We must confront the legacy of slavery, tackle systemic racism

Epsy Barr - Chair, Forum on People of African Descent.

 Epsy Alejandra Campbell Barr, Chair of the Permanent Forum on People of African Descent, emphasizes the need for African descendants and Africans to collaborate in addressing common challenges. By: kingsley Ighobor

“Epsy Alejandra Campbell Barr served as Costa Rica's Vice President from 2018 to 2022 and currently chairs the UN-established Permanent Forum on People of African Descent, focusing on improving the socioeconomic conditions of African descendants. In this October 2023 interview with Africa Renewal's Kingsley Ighobor, Ms. Campbell Barr discusses the Forum's efforts to address the challenges facing African descendants. Here are excerpts from the interview.”

The Permanent Forum on People of African Descent, of which you are the chair, was operationalized in 2021. Could you provide more information about its objectives?

First, I want to emphasize that in the Americas and the Caribbean, there are more than 200 million people of African descent. Brazil alone has a population of over 100 million individuals of African descent. Our roots trace back to Africa, primarily due to the transatlantic slave trade involving the trafficking of Africans to the Americas. A significant number of people of African descent are descendants of those who endured this tragic chapter in history.

For many years, we have been engaged in discussions about the rights of people of African descent. 

A milestone was reached during the World Conference Against Racism, Racial Discrimination, Xenophobia and Related Intolerance held in Durban, South Africa, in 2001, where, for the first time, descendants of Africans were officially recognized as a group that suffers from systemic racism and racial discrimination. 

This recognition was a significant step, considering that our struggle for rights began with the enslavement of our ancestors.

It took a long time for the international community to recognise us as people of African descent, and further recognition was achieved through the United Nations. The General Assembly’s declaration of the Decade of People of African Descent [2015 to 2024] signifies the United Nations' recognition of our reality of racism and racial discrimination.

Nevertheless, we continue to seek the development of specific programmes for Africans and people of African descent.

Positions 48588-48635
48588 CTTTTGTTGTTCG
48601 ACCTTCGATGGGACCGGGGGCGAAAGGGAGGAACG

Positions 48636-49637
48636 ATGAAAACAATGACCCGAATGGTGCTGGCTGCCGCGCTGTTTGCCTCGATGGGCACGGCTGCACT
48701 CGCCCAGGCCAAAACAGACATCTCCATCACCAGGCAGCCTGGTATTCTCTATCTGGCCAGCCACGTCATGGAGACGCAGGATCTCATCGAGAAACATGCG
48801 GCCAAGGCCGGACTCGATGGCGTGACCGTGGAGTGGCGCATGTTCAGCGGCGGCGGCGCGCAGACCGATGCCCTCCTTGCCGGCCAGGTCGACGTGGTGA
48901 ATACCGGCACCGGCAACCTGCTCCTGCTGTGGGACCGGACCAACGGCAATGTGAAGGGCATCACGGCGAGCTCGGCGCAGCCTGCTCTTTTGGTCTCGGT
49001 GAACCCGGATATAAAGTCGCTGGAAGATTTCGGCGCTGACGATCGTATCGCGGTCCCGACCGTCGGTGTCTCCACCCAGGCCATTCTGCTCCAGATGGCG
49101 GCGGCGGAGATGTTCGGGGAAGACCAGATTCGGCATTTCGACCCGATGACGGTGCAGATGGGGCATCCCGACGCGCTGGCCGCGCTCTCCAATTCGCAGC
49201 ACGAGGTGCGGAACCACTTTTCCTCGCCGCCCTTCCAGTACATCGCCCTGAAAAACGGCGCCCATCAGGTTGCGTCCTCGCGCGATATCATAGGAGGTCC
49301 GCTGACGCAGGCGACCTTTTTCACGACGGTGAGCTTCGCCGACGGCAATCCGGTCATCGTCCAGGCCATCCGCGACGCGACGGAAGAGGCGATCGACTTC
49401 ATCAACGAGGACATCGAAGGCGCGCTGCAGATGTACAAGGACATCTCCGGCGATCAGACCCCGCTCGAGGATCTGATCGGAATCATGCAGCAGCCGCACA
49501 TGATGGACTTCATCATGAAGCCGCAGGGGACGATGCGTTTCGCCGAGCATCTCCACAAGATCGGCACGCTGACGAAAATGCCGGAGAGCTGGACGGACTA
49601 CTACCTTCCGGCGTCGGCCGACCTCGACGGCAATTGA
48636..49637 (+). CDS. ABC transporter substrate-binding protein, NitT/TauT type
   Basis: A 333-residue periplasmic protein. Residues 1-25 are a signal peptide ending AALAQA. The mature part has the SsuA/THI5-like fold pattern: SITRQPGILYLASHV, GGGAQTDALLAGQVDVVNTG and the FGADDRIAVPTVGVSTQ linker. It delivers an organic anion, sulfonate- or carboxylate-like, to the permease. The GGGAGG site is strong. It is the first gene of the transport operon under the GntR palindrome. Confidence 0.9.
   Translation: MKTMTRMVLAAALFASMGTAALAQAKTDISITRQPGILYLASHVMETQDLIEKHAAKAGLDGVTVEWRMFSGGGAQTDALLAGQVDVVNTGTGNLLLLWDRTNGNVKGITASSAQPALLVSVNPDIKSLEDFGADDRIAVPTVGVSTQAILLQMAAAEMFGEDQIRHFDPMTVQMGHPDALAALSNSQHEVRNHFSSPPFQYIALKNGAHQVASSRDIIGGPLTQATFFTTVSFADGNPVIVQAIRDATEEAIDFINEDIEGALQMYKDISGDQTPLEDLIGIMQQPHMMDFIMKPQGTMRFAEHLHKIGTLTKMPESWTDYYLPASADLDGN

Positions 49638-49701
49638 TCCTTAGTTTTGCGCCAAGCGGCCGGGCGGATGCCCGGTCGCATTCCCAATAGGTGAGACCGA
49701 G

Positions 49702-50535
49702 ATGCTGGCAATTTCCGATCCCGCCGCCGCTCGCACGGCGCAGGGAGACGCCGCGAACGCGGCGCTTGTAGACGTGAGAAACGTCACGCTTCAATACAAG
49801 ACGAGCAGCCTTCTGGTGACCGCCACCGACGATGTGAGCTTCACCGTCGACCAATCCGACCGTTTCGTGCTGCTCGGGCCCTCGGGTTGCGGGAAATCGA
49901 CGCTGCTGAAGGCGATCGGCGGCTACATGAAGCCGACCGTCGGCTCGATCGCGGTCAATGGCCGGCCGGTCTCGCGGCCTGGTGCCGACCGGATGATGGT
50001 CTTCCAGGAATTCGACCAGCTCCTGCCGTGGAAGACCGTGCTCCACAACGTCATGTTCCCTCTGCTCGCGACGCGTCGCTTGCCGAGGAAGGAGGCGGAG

We call for greater support from various African descendants’ communities in the Americas, Europe, the Middle East, and Africa, to unite and assert their rights. 

Based on available data, individuals of African descent occupy the lowest rungs of society, be it in the social, economic, or political spheres.

During my tenure as vice president of my country, our government championed the establishment of the International Day of People of African Descent, which is now celebrated on the 31st of August, and, partnering with Chad, led efforts to rally support for the General Assembly’s adopting of a resolution to operationalize the Permanent Forum on People of African Descent

What do the 200 million People of African Descent have in common with Africans?

Firstly, when you see me, you see an African woman. We already identify ourselves as African descendants. 

Secondly, we share a common history that originated in Africa. 

Thirdly, this history was marked by colonialism. 

Fourthly, we have retained the African culture, which has evolved in various parts of the world while maintaining roots in African history. We are treated as black people all over the world.

Lastly, we are recognized as black people worldwide, which means we encounter similar challenges as African nations. The African Union recognizes the African Diaspora as the continent's sixth region.

We face systemic racism, even within our own nations, even after centuries of residing in this hemisphere. 

We have contributed to the development of these countries, yet we are not treated as equals. We endure higher rates of poverty, fewer opportunities for economic advancement, and are often marginalized in political spheres. 

When I was elected vice president of my country, it surprised many that a black woman of African descent could hold such a position in a non-black country.

Does the Forum collaborate with African governments?

We need greater engagement with African governments. We must have a political understanding that our reality is intertwined with that of Africa.